A San Diego woman living with ALS wants others to understand why she's decided to end her life through the recently approved aid-in-dying legislation that takes effect Thursday.
“It’s the best decision,” Eurika Strotto said, crying. “Some people say I'm a coward. Some say courageous. I just want the easiest way out."
Strotto and her wife, Juanita, say they've had 10 years of bliss. Pictures in their dining area capture the many memories they've shared.
“We've had a lot of fun through years,” Strotto said.
But soon, the life they have shared will come to an end because Strotto has decided to take her own life.
"I don’t want to suffocate to death. I don’t want to starve to death. I want to take a little drink, say goodbye to my friends, go to sleep and be done," she said. "It may sound horrible to people, but to me it's freedom.”
In October 2013, the now 54-year-old University Heights woman was diagnosed with the debilitating disease sometimes called Lou Gehrig's Disease. It affects nerve cells in the brain and spinal cord.
“I haven’t been able to stand up or walk for over a year now, " Strotto said.
“We've been comparing it to a prisoner on death row,” explains her wife, Juanita. “You don't want to die but you don’t want to stay in prison the rest of your life.”
Looking to break free, Strotto and her wife are waiting for the state aid-in-dying law to take effect on June 9.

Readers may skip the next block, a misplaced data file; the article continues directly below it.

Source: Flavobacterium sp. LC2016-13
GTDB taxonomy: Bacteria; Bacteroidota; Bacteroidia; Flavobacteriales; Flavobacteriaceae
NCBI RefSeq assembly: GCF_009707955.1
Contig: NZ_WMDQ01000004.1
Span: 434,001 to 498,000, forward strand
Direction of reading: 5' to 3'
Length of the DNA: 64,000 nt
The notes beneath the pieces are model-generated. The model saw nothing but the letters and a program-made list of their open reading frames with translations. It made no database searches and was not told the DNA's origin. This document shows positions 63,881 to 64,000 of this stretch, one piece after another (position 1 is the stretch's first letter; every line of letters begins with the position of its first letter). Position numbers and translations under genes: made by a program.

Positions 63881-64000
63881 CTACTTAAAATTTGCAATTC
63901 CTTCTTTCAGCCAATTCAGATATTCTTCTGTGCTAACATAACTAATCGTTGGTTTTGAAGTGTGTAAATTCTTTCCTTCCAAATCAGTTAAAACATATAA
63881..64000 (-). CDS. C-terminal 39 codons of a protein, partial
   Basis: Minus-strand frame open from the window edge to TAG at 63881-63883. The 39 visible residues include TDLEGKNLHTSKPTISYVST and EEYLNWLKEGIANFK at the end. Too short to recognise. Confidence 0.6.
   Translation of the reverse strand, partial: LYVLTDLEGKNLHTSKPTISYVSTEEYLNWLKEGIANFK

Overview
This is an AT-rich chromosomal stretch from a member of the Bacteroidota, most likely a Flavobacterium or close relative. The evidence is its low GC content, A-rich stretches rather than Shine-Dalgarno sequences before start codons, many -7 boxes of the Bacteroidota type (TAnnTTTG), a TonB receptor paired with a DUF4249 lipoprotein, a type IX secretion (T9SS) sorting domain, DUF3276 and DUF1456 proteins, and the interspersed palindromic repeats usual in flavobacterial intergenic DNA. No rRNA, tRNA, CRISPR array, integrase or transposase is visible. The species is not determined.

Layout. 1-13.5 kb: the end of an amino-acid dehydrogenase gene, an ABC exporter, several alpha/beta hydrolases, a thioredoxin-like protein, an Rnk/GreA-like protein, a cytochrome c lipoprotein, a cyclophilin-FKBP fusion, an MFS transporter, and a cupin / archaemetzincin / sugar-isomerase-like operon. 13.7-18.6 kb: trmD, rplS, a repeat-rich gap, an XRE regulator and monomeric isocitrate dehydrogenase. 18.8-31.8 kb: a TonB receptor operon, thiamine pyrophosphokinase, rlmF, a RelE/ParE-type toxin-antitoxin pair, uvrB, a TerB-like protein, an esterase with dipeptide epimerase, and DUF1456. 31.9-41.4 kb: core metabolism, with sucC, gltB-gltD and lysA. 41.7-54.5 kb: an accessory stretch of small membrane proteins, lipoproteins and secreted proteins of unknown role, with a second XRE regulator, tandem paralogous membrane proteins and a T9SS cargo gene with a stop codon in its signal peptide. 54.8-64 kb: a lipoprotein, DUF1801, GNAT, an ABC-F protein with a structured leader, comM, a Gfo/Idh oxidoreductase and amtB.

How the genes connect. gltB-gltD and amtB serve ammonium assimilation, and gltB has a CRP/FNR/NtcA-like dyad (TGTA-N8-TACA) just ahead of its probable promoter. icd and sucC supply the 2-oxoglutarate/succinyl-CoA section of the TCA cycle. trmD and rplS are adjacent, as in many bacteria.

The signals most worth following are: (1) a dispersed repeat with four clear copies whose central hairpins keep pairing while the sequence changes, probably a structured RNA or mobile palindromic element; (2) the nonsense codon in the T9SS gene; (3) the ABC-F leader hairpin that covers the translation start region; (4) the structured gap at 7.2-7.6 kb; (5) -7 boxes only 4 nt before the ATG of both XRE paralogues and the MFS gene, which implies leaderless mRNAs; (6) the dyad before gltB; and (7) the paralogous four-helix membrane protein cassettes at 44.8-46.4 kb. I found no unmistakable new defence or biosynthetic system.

It allows California doctors to prescribe lethal doses of drugs to terminally ill patients who want to end their lives.
Strotto's already gotten the documents signed by her doctor so she can pick-up the lethal cocktail at her local drug store on June 9.
She'll wait to take her life after a friend's wedding she’s a part of on June 11.
Since making the decision, Strotto and her wife have crossed off a few bucket list items such as trips to Florida and Canada. She's also had time to reflect upon her life as a college judo champion who played field hockey and led an active life.
Now the former athlete is breathing with the help of a ventilator.
As her motor skills continue to leave her, she says she's at peace, knowing she can end her life with her wife by her side.